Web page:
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Food Not Lawns is all about raising veggies not grass.  Studies show they both take about the same amount of water, but veggies pay back sustainably with fresh highly nutritious food on your table and no-food-miles or pollution.  Plus they make seeds for their next generation, adapting to your microclimate niche!  http://www.sbfoodnotlawns.org

  • Do I have to rip up my lawn?  You can do lasagna gardening/sheet composting right on top, start with cardboard/newspaper. 
  • Do I have to do a major portion of my lawn?  You can do any part you want, big or small, your call!
  • But I don’t want to do my front lawn.  You don’t have to!  It’s yours, do what makes you happy!  You only need 6 to 8 hours of sun to grow veggies, any space, corridor that has that, works.
  • Is it really hard work?  Using the lasagna/sheet composting method is no harder than gathering the materials to do it!  There is NO DIGGING!  And you don’t have to build raised beds.  Building soil on top of your lawn can make a lovely undulating landscape.  Frameless raised beds have plantable sloped sides!  
  • Is it ugly?   Could be, but how you do it is up to you!  It can be integrated along/among border landscaping plants, you don’t have to have raised beds at all.  If you want to though, you can make really attractive raised beds with beautiful materials, ie a lovely rock wall, terracing.  You can  cover an unsightly area like the edge under a south facing deck.  There are so many lovely options! 
  • I don’t want to wait months before I can plant!  You can plant the same day!  Just pull back a planting hole,  throw in compost, bought or made by you, plus any amendments you want, just like usual, and plant NOW!  No waiting at all!

                            Sheet Compost/Lasagna Garden Layers                           

Mulch or Tarp or not
Optional – Compost, Sprinkled Soil
Repeat layers until 18” to 2’ deep
Greens – Garden chop & drop
Browns – twice as deep as greens
Greens/Wet – kitchen veggie scraps, garden trimmings, grass, manure
Browns/Dry – leaves, straw for air circulation, alfalfa for Nitrogen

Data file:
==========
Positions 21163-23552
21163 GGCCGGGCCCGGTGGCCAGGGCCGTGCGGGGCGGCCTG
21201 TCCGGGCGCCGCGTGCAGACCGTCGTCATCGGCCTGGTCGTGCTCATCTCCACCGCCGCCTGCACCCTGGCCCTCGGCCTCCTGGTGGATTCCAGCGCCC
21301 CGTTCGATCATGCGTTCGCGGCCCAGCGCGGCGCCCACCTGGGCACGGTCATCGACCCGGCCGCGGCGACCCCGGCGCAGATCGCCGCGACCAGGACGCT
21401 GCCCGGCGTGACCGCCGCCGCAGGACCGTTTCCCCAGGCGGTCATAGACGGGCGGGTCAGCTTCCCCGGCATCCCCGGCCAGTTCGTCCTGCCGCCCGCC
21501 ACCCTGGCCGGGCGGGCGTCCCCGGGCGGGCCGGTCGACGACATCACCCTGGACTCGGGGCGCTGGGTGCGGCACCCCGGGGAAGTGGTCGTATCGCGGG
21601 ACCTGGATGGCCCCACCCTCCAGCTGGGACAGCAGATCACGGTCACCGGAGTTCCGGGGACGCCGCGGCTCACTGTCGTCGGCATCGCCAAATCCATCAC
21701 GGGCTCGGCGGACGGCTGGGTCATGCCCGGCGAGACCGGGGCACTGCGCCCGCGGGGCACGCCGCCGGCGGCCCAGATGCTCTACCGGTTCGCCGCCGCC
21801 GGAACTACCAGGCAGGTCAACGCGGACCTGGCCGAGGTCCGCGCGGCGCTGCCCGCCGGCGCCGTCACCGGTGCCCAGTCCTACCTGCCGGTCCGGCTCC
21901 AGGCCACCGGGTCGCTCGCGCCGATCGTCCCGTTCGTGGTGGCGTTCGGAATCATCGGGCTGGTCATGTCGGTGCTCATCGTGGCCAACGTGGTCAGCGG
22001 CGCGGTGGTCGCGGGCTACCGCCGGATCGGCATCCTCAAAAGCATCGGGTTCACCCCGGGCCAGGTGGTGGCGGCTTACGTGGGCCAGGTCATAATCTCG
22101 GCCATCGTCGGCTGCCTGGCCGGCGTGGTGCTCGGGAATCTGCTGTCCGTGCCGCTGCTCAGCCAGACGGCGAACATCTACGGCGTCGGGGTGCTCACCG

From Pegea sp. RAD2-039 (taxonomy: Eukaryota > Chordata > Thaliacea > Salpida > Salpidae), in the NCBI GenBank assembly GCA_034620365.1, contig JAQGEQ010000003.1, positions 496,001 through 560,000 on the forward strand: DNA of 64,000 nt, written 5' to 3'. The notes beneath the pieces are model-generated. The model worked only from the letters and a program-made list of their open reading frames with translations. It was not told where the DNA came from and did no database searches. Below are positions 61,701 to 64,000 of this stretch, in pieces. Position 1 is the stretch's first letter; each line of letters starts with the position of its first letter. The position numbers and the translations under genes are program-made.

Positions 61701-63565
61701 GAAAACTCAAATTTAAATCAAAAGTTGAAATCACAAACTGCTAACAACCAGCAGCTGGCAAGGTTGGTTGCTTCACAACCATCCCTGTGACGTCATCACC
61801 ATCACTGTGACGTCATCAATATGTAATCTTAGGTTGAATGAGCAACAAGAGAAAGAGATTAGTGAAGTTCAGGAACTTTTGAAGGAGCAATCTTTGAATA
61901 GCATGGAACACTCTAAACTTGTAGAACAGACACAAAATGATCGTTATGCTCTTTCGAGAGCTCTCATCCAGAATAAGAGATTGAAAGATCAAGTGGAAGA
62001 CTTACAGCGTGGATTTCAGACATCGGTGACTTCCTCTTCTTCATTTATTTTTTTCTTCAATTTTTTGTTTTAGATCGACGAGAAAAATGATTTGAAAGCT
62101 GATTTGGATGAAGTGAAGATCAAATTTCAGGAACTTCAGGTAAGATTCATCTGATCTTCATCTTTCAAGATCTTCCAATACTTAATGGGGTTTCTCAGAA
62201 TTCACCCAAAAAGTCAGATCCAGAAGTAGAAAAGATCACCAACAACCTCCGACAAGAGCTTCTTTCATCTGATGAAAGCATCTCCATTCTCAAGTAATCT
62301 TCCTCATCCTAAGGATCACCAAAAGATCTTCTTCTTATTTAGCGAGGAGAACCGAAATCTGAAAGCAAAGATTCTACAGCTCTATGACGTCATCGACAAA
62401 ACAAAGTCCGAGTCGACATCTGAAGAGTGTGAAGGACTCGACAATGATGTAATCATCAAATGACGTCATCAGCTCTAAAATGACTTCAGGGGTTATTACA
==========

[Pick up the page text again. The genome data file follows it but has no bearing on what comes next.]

Well wetted Cardboard/Newspaper
Existing surface – Lawn

Wet green layers go above dry browns so the juicy decomposing stuff seeps down, keeping the brown stuff moist!  Straw is good in a brown/dry layer because air can pass through it, keeping the pile aerated!  Throw in some red wriggler worms to work the pile, make castings!  Maybe toss in some soil to ‘innoculate’ the pile with soil organisms.

Don’t worry overmuch about exactness of ingredients in your layers as you chop and drop greens from your garden/yard.  In fact, you can mix them up!  But do put in manures for Nitrogen (N).  Decomposing plants use N to decompose, so add a little so your growing plants will have an adequate supply.

If you can, make your pile at least 18” high; it is going to sink down as it decomposes.  Thinner layers, or layers that have been mixed, and smaller pieces, decompose faster.

If you like, cover the whole pile with some pretty mulch when you are done!  Or tarp it to keep things moist until ready for use.

When you plant, especially in ‘new’ soil, sprinkle the roots of your transplants with mycorrhizal fungi!  The fungi make micro filaments throughout your soil that increase your plants’ uptake of minerals, especially phosphorus that builds strong roots and increases blooming, fruiting!

Anybody can lasagna garden/sheet compost in any garden, any part of a garden, any or all the time!  It’s a time honored soil building/restoration technique!  Happy planting!